Child labor remained a serious problem (see Section 6.d.).
Trafficking in Persons
During the year, the President signed into law a 2003 bill to criminalize child trafficking; however, the country was a destination for trafficked persons, particularly children. The Government did not actively investigate cases of trafficking and has not prosecuted any cases against traffickers; however, individuals accused of trafficking have been deported from the country. There were reports that some trafficked women and children were sexually abused.
According to several local NGOs, children (especially girls), primarily from Benin and Togo, were used as domestic servants or in the informal commercial sector. Nigerian children, also victims of trafficking, reportedly worked in the informal commercial sector as mechanics. Trafficked children generally worked long hours, were subjected to physical abuse, received inadequate food, and received no wages or schooling.
There have been unconfirmed reports that some government officials employed trafficked foreign children as domestic workers, and that individual police and immigration officers were involved in facilitating child trafficking.
UNICEF and the Government sponsored a toll-free assistance hotline for child trafficking victims that provided 24 hour response assistance and arranged free transport to a victims' shelter. The Government also ran a shelter for trafficking victims.
An inter ministerial committee comprised of representatives from the Labor, Justice, Foreign Affairs, and Family Ministries was involved in anti trafficking efforts. The Government also cooperated with UNICEF. In 2002, the Government and the International Labor Organization (ILO) launched a 3 year project on the prevention of child trafficking and child labor in the country.
Persons with Disabilities
There are no laws that prohibit discrimination against persons with disabilities or provide for access to buildings or services; however, there were no reports of official discrimination against persons with disabilities. There was some societal discrimination against persons with disabilities, and employment opportunities and treatment facilities were limited.
The Baka (Pygmies) are the earliest known inhabitants of the country. Several thousand Pygmies lived in large tracts of still intact rain forest in the northeast. The law grants them the same civil rights as other citizens; however, Pygmies remained largely independent of formal authority, keeping their own traditions, independent communities, and local decision making structures. Pygmies did not participate in government instituted programs that integrated many small rural villages into larger ones along major roads.
Pygmies suffered societal discrimination, often lived in extreme poverty, and did not have easy access to public services. There were no specific government programs or policies to assist Pygmies.
In 2001, an NGO study of the Bukoya Pygmy population in the northeast found that most Pygmies lived in conditions tantamount to slavery, working on plantations for "Gabonese masters" for one plate of rice and a few cents per day. The NGO described the children born to Pygmy families in these situations as the "property" of the master. A typical family lived on 13 cents per day. According to the NGO, Pygmies who complained about their situation faced the possibility of being beaten.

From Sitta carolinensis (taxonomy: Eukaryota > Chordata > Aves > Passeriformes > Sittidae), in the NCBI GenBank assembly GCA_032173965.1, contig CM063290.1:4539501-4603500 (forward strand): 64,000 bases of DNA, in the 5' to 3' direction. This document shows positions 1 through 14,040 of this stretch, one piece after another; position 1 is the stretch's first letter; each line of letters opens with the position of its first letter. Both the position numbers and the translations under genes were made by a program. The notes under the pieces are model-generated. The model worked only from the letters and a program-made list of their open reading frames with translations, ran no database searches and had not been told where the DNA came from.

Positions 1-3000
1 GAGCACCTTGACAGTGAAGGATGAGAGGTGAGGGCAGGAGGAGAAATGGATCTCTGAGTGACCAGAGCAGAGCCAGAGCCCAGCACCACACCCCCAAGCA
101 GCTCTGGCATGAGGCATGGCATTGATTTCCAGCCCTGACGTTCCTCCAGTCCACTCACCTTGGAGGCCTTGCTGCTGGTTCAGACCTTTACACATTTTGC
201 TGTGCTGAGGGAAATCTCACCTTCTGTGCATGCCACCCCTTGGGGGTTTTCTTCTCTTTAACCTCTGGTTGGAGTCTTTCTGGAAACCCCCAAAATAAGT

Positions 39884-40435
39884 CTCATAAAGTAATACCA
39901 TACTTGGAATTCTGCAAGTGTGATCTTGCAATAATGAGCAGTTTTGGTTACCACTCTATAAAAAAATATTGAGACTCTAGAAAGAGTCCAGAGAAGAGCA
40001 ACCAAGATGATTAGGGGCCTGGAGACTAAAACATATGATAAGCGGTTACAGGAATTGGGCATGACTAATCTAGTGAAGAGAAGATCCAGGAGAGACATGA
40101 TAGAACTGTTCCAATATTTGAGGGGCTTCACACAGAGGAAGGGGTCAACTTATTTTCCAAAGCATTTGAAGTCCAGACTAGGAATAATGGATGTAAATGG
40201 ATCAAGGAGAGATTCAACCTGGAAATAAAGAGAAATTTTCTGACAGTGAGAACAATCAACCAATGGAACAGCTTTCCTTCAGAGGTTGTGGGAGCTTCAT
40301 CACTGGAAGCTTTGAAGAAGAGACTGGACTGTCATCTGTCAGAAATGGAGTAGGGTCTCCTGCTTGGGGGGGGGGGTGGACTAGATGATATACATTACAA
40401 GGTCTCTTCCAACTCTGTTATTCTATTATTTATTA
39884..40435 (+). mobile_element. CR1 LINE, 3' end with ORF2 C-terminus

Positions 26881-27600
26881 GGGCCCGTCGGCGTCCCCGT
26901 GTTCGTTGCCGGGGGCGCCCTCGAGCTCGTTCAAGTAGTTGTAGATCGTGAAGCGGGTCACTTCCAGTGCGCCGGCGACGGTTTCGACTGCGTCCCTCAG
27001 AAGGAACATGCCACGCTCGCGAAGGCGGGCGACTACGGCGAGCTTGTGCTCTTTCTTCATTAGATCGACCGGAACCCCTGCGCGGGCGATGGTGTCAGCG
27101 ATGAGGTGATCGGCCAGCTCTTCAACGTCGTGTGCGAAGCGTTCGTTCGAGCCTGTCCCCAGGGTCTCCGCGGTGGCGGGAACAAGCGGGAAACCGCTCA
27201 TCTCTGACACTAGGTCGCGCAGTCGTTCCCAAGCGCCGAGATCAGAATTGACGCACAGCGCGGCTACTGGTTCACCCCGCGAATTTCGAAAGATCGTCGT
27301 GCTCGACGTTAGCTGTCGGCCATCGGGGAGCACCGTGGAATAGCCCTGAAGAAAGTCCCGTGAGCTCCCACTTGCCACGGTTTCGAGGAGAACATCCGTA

6. Worker Rights
a. The Right of Association
The Constitution places no restrictions on the right of association and recognizes the right of citizens to form trade and labor unions, and workers exercised this right in practice. The small private sector workforce was unionized. Unions must register with the Government to be recognized officially.
While no laws specifically prohibit anti union discrimination, the court may require employers who are found guilty by civil courts of having engaged in such discrimination to compensate employees.
b. The Right to Organize and Bargain Collectively
The Labor Code provides for collective bargaining by industry, not by firm; collectively bargained agreements set wages for whole industries. Labor and management met to negotiate differences, and the Ministry of Labor provided observers. Agreements negotiated by unions also applied to non union workers. There are no export processing zones.
The Labor Code provides for the right to strike after an 8 day notice advising that outside arbitration failed. Public sector employees' their right to strike is limited if a strike could jeopardize public safety. A 2003 social truce signed by the Government, employers, and the country's main trade unions provided for a 3 year hiatus on strikes and the creation of a 35 member mediation committee to negotiate disputes; however, trade unions threatened to strike during the year, charging that the Government and employers had not complied with the social truce agreement.
The Labor Code prohibits direct government action against individual strikers who abide by the arbitration and notification provisions.